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Quiet Warriors

Art Susumi

“No, I wasn’t afraid. I saw a lot of dead bodies around me during the war,” said Art Susumi, who became an undertaker at the age of 22.

That was his answer to the question, “Are you afraid to sleep under the same roof with dead bodies?”

Art received a Bronze Star during World War II for rescuing wounded soldiers of the 442nd Regimental Combat Team in spite of his own injuries. After the war was over, he became the only Japanese American funeral director in Washington State. He retired from E. R. Butterworth Funeral Homes in 1991 after 43 years of service to the Japanese community. One wonders how the war influenced young Art and his choice of profession.

Susumi was born in pre-war Nihonmachi, not far from Nippon Kan Theater at 8th and Washington, Seattle. His father came from Fukuoka, Kyushu, worked at a waffle house in Georgetown, Seattle, and later operated a small flower shop in Youngstown, West Seattle. His mother came from Nagoya, and worked as a maid in a hakujin (white man’s) home. Young Art grew up during the Depression, helping in his father’s shop. He graduated from West Seattle High School in 1941, just before being relocated to Puyallup and then to Minidoka.

At Minidoka, Art volunteered for the army in 1942 and joined the 442nd Regimental Combat Team as one of the original mainland volunteers. There, he met Nikkei from Hawaii.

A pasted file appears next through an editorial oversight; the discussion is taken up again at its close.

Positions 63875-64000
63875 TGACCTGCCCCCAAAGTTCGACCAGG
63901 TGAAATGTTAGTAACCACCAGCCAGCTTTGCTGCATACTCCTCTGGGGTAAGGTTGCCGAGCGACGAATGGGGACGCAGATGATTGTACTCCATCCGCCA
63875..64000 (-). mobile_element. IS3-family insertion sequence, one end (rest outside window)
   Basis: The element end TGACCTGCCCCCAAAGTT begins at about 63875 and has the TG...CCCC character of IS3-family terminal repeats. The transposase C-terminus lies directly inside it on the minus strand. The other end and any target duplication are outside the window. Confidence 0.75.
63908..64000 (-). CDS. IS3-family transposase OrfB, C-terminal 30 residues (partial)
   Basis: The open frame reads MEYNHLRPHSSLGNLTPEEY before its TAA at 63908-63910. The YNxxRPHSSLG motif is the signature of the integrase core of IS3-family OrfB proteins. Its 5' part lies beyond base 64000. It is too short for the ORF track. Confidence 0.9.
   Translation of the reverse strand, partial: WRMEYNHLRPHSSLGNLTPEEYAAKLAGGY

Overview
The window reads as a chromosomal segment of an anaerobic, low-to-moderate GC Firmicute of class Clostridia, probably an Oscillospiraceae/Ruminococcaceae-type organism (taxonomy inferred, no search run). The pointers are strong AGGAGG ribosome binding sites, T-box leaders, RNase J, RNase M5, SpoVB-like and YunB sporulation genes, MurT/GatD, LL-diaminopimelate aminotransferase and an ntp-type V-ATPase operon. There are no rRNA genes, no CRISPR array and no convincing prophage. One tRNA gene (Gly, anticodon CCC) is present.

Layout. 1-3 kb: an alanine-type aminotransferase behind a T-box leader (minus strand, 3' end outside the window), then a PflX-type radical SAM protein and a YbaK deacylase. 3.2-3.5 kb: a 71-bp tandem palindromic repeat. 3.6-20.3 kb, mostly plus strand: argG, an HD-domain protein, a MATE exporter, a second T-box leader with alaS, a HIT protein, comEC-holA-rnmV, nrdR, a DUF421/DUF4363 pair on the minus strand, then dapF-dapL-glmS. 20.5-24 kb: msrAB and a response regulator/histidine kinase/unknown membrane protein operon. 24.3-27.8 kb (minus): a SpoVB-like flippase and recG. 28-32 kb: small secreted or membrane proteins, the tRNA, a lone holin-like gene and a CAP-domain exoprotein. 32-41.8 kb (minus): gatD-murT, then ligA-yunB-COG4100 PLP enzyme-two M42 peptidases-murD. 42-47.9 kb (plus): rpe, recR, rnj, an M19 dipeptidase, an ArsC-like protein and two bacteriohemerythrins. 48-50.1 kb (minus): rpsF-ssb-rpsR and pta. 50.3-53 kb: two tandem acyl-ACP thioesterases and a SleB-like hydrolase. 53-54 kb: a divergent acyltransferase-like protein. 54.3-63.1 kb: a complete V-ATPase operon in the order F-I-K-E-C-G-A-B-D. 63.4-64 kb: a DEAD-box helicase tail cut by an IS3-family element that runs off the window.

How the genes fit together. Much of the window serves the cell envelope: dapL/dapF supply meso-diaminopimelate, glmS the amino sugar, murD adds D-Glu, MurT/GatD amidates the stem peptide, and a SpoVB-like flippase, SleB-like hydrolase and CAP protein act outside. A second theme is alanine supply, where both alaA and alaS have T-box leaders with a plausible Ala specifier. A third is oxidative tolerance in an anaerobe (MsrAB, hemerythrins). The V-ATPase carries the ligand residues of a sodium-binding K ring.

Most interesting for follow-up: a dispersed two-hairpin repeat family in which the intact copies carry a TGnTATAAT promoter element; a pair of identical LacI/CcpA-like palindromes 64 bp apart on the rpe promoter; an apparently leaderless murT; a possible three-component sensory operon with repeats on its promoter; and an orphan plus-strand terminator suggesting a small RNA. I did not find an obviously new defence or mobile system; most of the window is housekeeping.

“It took several months to get across to them.”

He talks about how they couldn’t get along with each other early during their training at Hattiesburg, Mississippi.

“But we went to the dance together and they began to hear what we went through. They didn’t know about camps, but they understood then. We are very good friends now.”

There were visitations to the relocation camp at Rohwer, Arkansas, for a treat to meet girls during the first six weeks for the soldiers, who were “separated from the rest of civilization.”

Then, they shipped overseas in 1944. The convoy carrying the Nikkei soldiers took 28 days to cross the Atlantic. They landed in Naples, Italy. Art was assigned to Cannon Company and his job was to carry a 40-pound radio around.

“It was heavy. The radio was so big. You carry your own pack and the 40-pound radio. I sat on my helmet sometimes,” said Art, who is of rather compact build.

The 442nd RCT went through the battle of Anzio, near Pisa, then to rescue “The Lost Battalion” in eastern France.

“We just followed the orders. Officers knew about the principles of war, where they were heading to. We were too young to think. We didn’t have time to think.“

They rescued Texans of the 141st Infantry Regiment, who were surrounded by German enemies. Art was wounded by the trees falling and by shrapnel pieces when taking cover in a foxhole.

“It just missed my spine. Small pieces are still there but the medics said it was too dangerous to take them out.”

Art risked his life to relay fire missions to his rear Command Post and to aid his wounded buddies. He was awarded the Bronze Star and they all became honorary Texans.

Art thinks he was very lucky to be in the Cannon company. Other companies in the 442nd infantry lost so many men.

“Like K Company, they lost all but four people. They showed up at a parade, the Colonel asked ‘where were the others?’ and the commander said they were either dead or at the hospital.”

Art knows he’s lucky, not only because he survived, but because of the camaraderie.

“When you go through battles, you become very close, nothing matters except to survive. We were together, we got through….”

They still keep in touch and he goes to Hawaii to see his Hawaiian buddies.

“We all did the job and we are very proud of what we did,” Art added, petting his pet poodle by his side.